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Russia’s Spaceflight Chief With Coronavirus Dies After Sending Off Astronauts

Yevgeny Mikrin's coronavirus infection was reportedly asymptomatic. Sergei Karpukhin / TASS

The head of Russia’s human spaceflight program who contracted the coronavirus has died at age 65, the national space agency Roscosmos announced Tuesday.

Yevgeny Mikrin, designer general of the Energia aerospace and defense corporation, died weeks after attending the April 9 launch of a three-man crew aboard a Russian capsule to the International Space Station (ISS). Mikrin’s coronavirus infection was asymptomatic, the state-run TASS news agency reported in mid-April.

“The best doctors fought for his life for several weeks,” Roscosmos chief Dmitry Rogozin said in a statement announcing Mikrin’s death. 

“Unfortunately the illness gained the upper hand,” Rogozin said without specifying the cause of Mikrin’s death.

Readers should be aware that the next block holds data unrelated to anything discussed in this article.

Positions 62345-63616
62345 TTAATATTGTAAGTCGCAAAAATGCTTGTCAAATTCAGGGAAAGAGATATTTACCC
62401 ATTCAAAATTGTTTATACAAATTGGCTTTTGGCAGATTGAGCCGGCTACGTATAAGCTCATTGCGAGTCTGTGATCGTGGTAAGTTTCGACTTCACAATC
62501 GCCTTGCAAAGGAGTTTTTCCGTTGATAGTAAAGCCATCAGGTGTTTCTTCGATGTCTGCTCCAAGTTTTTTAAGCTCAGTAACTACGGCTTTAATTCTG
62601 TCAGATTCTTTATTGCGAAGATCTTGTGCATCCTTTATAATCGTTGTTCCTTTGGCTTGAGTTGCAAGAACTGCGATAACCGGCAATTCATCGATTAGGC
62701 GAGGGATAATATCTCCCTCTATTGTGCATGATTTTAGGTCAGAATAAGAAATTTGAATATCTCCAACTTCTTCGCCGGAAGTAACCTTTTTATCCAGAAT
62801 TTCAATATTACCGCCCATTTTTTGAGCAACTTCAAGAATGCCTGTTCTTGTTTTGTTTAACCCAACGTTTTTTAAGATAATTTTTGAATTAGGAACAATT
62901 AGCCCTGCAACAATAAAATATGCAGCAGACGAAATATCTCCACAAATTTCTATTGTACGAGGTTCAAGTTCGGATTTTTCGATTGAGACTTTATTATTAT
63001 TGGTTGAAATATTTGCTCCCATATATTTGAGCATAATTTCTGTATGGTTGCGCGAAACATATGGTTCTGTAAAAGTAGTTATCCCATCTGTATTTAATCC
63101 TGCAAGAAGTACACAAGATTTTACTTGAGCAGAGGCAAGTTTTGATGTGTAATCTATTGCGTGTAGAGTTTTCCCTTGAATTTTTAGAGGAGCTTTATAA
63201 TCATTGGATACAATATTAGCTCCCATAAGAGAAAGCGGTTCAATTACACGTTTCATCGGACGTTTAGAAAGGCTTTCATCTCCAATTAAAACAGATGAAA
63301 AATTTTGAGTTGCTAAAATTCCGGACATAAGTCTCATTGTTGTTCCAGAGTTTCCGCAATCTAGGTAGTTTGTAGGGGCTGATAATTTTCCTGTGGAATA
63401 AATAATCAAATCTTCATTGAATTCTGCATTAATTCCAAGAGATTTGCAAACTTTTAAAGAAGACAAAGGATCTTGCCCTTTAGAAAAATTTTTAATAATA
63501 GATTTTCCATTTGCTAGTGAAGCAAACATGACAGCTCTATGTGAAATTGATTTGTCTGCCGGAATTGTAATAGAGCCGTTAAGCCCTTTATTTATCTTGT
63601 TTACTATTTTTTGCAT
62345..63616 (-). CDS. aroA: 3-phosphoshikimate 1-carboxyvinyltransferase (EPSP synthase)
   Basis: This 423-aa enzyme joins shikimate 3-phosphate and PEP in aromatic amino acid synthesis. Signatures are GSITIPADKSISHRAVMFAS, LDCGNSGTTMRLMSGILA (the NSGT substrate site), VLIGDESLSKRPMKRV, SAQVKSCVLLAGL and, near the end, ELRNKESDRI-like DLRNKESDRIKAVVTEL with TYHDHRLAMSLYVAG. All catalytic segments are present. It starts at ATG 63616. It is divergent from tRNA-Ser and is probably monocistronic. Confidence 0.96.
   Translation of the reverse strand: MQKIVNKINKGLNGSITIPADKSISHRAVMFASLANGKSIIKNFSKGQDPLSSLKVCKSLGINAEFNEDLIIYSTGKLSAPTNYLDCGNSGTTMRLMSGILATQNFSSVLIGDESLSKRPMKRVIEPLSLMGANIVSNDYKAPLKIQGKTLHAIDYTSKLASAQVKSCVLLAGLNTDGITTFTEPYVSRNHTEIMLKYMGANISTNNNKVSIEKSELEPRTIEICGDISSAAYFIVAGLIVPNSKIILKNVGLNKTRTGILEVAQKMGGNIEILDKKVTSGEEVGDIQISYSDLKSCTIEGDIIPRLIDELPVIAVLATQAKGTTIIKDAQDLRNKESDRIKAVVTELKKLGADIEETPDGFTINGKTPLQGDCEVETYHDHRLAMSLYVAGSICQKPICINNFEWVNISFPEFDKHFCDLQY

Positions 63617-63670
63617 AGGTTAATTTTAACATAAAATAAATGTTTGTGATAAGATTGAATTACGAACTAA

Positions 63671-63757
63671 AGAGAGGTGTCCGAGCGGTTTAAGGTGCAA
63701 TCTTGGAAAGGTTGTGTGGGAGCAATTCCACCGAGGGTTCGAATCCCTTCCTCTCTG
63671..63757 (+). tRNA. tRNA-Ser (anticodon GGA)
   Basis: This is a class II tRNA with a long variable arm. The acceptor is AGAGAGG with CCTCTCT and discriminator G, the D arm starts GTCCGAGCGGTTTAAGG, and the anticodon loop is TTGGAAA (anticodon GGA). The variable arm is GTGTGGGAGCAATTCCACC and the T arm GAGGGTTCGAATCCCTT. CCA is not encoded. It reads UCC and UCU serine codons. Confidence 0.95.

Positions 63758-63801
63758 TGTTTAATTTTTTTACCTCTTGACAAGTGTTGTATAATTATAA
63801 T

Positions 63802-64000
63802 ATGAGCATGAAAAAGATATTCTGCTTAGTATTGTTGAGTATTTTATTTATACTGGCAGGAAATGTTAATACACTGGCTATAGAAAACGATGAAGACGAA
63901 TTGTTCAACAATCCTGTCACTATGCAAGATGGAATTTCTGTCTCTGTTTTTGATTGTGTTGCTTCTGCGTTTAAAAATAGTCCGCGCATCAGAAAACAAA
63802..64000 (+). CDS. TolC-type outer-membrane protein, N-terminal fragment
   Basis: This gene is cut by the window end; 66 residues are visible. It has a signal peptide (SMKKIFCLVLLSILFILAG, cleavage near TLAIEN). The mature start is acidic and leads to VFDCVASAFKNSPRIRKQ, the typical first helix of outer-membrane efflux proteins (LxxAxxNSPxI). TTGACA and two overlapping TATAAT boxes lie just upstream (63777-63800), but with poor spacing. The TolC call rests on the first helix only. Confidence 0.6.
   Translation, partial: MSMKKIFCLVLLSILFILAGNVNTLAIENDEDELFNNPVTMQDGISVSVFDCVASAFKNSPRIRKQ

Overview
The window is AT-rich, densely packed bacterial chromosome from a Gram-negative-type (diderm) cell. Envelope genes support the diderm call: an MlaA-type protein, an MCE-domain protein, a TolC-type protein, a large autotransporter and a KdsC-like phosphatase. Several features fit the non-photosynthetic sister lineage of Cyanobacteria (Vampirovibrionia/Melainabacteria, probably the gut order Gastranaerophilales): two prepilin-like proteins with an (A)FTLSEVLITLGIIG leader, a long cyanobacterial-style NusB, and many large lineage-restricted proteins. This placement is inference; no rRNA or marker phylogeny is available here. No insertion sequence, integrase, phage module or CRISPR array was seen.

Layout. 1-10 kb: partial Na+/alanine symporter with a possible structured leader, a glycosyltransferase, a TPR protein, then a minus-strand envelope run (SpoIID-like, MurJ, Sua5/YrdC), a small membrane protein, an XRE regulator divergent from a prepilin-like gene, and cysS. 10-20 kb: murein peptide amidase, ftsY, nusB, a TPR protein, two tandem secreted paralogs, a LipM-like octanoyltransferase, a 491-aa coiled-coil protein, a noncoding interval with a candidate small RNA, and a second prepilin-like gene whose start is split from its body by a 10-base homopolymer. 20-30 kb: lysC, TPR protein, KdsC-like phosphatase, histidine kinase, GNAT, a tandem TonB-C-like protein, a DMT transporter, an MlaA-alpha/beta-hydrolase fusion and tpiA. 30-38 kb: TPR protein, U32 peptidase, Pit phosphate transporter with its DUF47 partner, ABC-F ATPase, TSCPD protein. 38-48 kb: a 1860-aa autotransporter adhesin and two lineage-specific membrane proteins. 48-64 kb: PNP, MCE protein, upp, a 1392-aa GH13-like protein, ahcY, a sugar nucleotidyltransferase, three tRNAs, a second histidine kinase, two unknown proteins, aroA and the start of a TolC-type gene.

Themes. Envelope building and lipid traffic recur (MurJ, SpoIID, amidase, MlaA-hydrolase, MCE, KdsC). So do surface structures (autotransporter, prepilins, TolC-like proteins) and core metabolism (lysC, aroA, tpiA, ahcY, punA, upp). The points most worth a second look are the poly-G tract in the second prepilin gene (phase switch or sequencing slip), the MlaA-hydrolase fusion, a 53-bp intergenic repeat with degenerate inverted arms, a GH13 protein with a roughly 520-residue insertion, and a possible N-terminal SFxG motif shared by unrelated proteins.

Russia frequently records different causes of death, including double pneumonia, for patients who test positive for Covid-19. Russia has the lowest official coronavirus death count among the 10 countries with the most cases.

President Vladimir Putin said Mikrin had made an “invaluable” contribution to Russia’s national space program.

Rogozin has previously said that the ISS crew is coronavirus-free because the incubation period for the virus had passed, echoing NASA’s confidence in the astronauts’ pre-launch quarantine.

At least 173 Russian space industry employees have contracted Covid-19 and six have died as of April 30, before Mikrin’s death, Rogozin said

Anatoly Ivanishin and Ivan Vagner of Roscosmos and NASA's Chris Cassidy were the first new crew members to reach the ISS after the pandemic began. A week later, two astronauts and one cosmonaut returned to Earth for the first time since the World Health Organization declared Covid-19 a global pandemic.

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